Ethics of free to play games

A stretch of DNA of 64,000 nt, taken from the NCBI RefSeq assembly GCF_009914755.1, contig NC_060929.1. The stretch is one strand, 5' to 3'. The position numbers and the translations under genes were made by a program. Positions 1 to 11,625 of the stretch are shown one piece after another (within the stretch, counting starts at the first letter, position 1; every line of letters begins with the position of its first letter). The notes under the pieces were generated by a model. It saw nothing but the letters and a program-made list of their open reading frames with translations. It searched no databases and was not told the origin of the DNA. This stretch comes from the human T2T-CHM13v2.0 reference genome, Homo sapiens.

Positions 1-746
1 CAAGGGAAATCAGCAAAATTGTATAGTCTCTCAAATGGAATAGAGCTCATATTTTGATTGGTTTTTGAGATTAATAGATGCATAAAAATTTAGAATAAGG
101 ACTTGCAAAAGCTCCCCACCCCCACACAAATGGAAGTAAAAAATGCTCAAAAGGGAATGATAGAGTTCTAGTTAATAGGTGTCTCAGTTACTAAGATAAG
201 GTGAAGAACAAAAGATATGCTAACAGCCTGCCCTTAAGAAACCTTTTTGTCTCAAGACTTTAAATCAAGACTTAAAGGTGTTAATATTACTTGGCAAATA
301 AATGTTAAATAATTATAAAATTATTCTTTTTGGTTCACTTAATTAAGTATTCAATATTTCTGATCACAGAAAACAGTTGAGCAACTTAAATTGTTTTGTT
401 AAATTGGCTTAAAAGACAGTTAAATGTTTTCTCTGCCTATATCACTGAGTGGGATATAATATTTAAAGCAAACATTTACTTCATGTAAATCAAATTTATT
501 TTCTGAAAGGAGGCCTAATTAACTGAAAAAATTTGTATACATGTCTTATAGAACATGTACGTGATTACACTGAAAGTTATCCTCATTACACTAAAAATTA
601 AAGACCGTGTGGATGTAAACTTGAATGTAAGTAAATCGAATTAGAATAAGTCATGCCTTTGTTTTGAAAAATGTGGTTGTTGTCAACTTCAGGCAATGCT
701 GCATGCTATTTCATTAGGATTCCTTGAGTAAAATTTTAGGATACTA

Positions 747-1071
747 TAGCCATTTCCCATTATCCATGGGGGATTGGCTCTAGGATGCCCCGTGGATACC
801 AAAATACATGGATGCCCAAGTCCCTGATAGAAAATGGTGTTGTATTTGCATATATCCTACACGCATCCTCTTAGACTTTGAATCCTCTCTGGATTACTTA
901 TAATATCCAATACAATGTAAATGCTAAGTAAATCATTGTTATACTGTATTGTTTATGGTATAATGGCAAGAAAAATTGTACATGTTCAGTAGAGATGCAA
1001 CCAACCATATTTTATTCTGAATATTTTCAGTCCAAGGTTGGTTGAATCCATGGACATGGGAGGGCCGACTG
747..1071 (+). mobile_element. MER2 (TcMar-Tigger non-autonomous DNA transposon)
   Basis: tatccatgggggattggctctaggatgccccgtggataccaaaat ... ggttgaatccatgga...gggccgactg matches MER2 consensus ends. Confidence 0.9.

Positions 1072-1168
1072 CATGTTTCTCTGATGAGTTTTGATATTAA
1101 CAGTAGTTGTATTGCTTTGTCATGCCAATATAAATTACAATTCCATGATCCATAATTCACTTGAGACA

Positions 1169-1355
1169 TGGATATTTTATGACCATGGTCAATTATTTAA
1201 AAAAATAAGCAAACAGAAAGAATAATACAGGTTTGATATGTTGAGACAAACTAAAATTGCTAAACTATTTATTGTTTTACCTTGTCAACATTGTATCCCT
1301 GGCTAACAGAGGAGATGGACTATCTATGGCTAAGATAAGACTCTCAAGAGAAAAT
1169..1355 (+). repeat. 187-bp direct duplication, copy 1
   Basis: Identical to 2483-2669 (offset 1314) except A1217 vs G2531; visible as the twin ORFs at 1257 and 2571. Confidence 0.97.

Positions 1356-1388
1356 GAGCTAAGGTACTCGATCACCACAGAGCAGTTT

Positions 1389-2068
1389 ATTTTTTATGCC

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<ul><li> 1. Whales, True Fans and the Ethics of Free-to-Play Nicholas Lovell GAMESbrief Develop Liverpool November 24th 2011 </li> <li> 2. Nicholas Lovell, GAMESbrief Author, How to Publish a Game Director, GAMESbrief Clients include Atari, Channel 4, Channelflip, Firefly, IPC, nDream s, Rebellion and Square Enix @nicholaslovell / @gamesbrief </li> <li> 3. Subscribe to the blog </li> <li> 4. Show offer: Get 80% off Go to www.gamesbrief.com/store Enter code DEVELOP Get How to Publish a GAME for 80% off: Digital: 99 19.80 Physical: 149 29.90 Both: 149 29.90 </li> <li> 5. ASK THE AUDIENCE </li> <li> 6. Q1: Are free-to-play games evil? </li> <li> 7. Q1: Are free-to-play games evil? Interactive options: Yes 14% No 86% </li> <li> 8. Q2: Is Zynga evil? </li> <li> 9. Q2: Is Zynga evil? Interactive options: Yes 46% No 54% </li> <li> 10. Q3: Is Tiny Tower evil? </li> <li> 11. Q3: Is Tiny Tower evil? Interactive options: Yes 10% No 30% Whats Tiny Tower? 60% </li> <li> 12. Q4: Is the National Lottery evil? </li> <li> 13. Q4: Is the National Lottery evil? Interactive options: Yes 35% No 65% </li> <li> 14. FREE IT WORKS </li> <li> 15. Free has been hugely successful Zynga: filed its S-1 $600m + in revenues Valuation expected &gt;$10bn Tiny Tower: 2 men, four months Currently #12 in the top grossing chart Conservative estimate: $3m revenue in first 12 months (PS: # 1, 3, 4, 5, 6 are free too) Bigpoint 200 million in revenue 650 million valuation </li> <li> 16. Free is a marketing technique Free means you have a lower barrier to entry Free means more people try your game Free gives you players; players are potential customers Its all about the conversion from free users to revenue generating users If you are not free, you are competing with free Advertising-funded Pirated Free from someone else </li> <li> 17. WHY DOES FREEWORK? </li> <li> 18. The price/demand curve In an era of physicalPRICE distribution, you need to set a single price For games, around $40 Its great value, Id have paid much more Thats too expensive for me Demand </li> <li> 19. Now we let users set the price Hypothesis: Allow users to choose howPRICE much they spend on your product, and your revenues will go up DDO revenues up 500% LOTRO and Everquest II showed a similar story $3 $5 $5 $1 $5 $3 $10 MMO $3 $3 $3 $1 $5 subscription Demand </li> <li> 20. WRONG! </li> <li> 21. Allowing users to choose how little to payis not the secret We all knew that 95% of users played forPRICE free We now know that 80-90% of revenues come from 0.5% of users Spending $50 - $10,000 or more Demand Paying: 5% Free: 95% 80-90% of revenue from 0.5% of users </li> <li> 22. Making it pay The 10th Drone from DarkOrbit Sells for 1,000 2,000 sold Thats 2 million in revenue In 4 days! </li> <li> 23. The Nine Inch Nails Example Ghosts I IV Ultra Deluxe Edition: $300PRICE Ghosts I IV Deluxe Edition: $75 Ghosts I IV physical: $10 Ghosts I IV digital: $5 Ghosts I: $0 Demand </li> <li> 24. The rule of 0-1-100 Make it enjoyable for people to play for free for ever Make it easy for people to spend $1 Make it possible for people to spend $100 per month </li> <li> 25. An iOS example: Pocket Frogs </li> <li> 26. An iOS example: Pocket Frogs </li> <li> 27. ARE FREE / FREEMIUM/ F2P GAMES EVIL? </li> <li> 28. NO </li> <li> 29. F2P = evil (or not) The business model is designed to take money from you So is the coin-op, or the MMO, or the DLC Games are a business we should always remember that Some people spend lots of money on it You get lots of content for free Instead of paying for access, you pay for the experience that you VALUE Theyre not real games Grow up. Oh, and the games will grow up too They dont have enough skill / fairness / challenge Well dont play them then Just because you dont like them, doesnt mean they are evil </li> <li> 30. Some valid concerns How much money is it ethical to take from a single player, in a single month? Are microtransactions appropriate for children? Are there certain games that arent suited to free-to-play I say no There may be some players who arent suited to microtransactions Free-to-play games that are just operant conditioning chambers (Skinner boxes) are likely to stop working </li> <li> 31. Beware marshmallow eaters </li> <li> 32. Whales versus true fans True fans spend money because of what you do Whales spend money because of who they are This is not a perfect distinction Make high-value content and consumables THAT YOU BELIEVE IN Hold your head up high </li> <li> 33. Avoid buyers remorse </li> <li> 34. Conclusion Free-to-play doesnt have to be exploitative Sell things that players value these dont have to be expensive to make Be generous Seek out true fans, not whales Make games you can be proud of </li> <li> 35. Thank you nicholas@gamesbrief.com Follow my blog www.gamesbrief.com Buy my booksDEVELOP (until Friday 11 pm) </li> </ul>